As UFO buzz enthralls D.C., believers and skeptics agree: The truth is out there

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WASHINGTON — Stephen Bassett and Mick West don’t agree on much. Bassett has devoted much of his adult life to proving UFOs are helmed by aliens, and West has devoted much of his to proving they are not.

But they both agree on one thing: It’s good that, after nearly 75 years of taboo and ridicule going back to Roswell, New Mexico, serious people are finally talking seriously about the unidentified flying objects people see in the skies.

“If you look at the level of public interest, then I think it becomes important to actually look into these things,” said West, a former video game programmer turned UFO debunker. “Right now, there is a lot of suspicion that the government is hiding evidence of UFOs, which is quite understandable because there's this wall of secrecy. It leads to suspicion and distrust of the government, which, as we’ve seen, can be quite dangerous.”

Later this month, the Pentagon is expected to deliver a report to Congress from a task force it established last year to collect information about what officials now call "unexplained aerial phenomena," or UAPs, from across the government after pilots came forward with captivating videos that appear to show objects moving in ways that defy known laws of physics.

While those who dabble in the unknowns of outer space are hoping for alien evidence, many others in government hope the report will settle whether the objects might be spy operations from neighbors on Earth, like the Chinese or Russians.

The highly anticipated report is expected to settle little, finding no evidence of extraterrestrial activity while not ruling it out either, according to officials, but it will jumpstart a long-suppressed conversation and open new possibilities for research and discovery and perhaps defense contracts.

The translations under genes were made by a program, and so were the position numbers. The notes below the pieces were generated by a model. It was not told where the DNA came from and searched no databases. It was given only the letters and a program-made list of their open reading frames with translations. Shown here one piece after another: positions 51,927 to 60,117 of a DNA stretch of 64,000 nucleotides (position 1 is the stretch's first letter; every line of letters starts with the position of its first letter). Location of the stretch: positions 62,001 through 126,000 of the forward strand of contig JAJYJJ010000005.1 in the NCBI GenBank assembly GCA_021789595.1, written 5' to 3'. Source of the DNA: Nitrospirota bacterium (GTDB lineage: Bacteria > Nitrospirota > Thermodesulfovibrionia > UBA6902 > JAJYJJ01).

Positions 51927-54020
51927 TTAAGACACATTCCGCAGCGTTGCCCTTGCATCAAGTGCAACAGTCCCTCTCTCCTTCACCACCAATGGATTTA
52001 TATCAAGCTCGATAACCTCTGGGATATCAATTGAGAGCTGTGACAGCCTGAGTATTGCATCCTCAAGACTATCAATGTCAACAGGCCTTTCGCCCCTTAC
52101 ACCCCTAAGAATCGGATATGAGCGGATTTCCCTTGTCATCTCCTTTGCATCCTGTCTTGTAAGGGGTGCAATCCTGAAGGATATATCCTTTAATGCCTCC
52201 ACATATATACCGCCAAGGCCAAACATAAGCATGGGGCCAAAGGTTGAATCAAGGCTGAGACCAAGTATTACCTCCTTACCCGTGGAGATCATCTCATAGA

“If you step back and look at the larger context of how we've learned stuff about the larger nature of reality, some of it does come from studying things that might seem ridiculous or unbelievable,” Caleb Scharf, an astronomer who runs the Astrobiology Center at Columbia University.

Suddenly, senators and scientists, the Pentagon and presidents, former CIA directors and NASA officials, Wall Street executives and Silicon Valley investors are starting to talk openly about an issue that would previously be discussed only in whispers, if at all.

“What is true, and I'm actually being serious here, is that there is footage and records of objects in the skies that we don't know exactly what they are," former President Barack Obama told late-night TV host James Corden.

The omertà has been broken thanks to a new generation of more professional activists with more compelling evidence, a few key allies in government and the lack of compelling national security justification for maintaining the official silence, which has failed to tamp down interest in UFOs.

In a deeply polarized country where conspiracy theories have ripped apart American politics, belief in a UFO coverup seems relatively quaint and apolitical.

'Truth embargo'

Interest in UFOs waxes and wanes in American culture, but millions have questions and about one-third of Americans think we have been visited by alien spacecraft, according to Gallup.

But those questions have been met with silence or laughter from authorities and the academy, leaving a vacuum that has been filled by conspiracy theorists, hoaxsters and amateur investigators.

West, the skeptic, thinks the recent videos that kicked off the latest UFO craze, including three published by the New York Times and CBS’ “60 Minutes,” can be explained by optical camera effects. But he would like to see the U.S. government thoroughly investigate and explain UFOs.

The government has examined UFOs in the past but often in secret or narrow ways, and the current Pentagon task force is thought to be relatively limited in its mission and resources.

The newer activists have worked with mainstream news outlets to deliver evidence and eye witnesses that meet their high editorial standards and are careful when speaking to general audiences to avoid talking about aliens — though Mellon and Elizondo have appeared on controversial podcaster Joe Rogan’s show as well as "Coast to Coast A.M.," a long-running radio program devoted to conspiracies and the paranormal.

Both the skeptics and the believers don’t expect the Pentagon report to settle anything. Instead, they hope it will start something new.

“The idea of some super powerful aliens coming to visit us is a very compelling story,” West said. “So if you get even a tiny little taste of something like that, it really spices up the story.”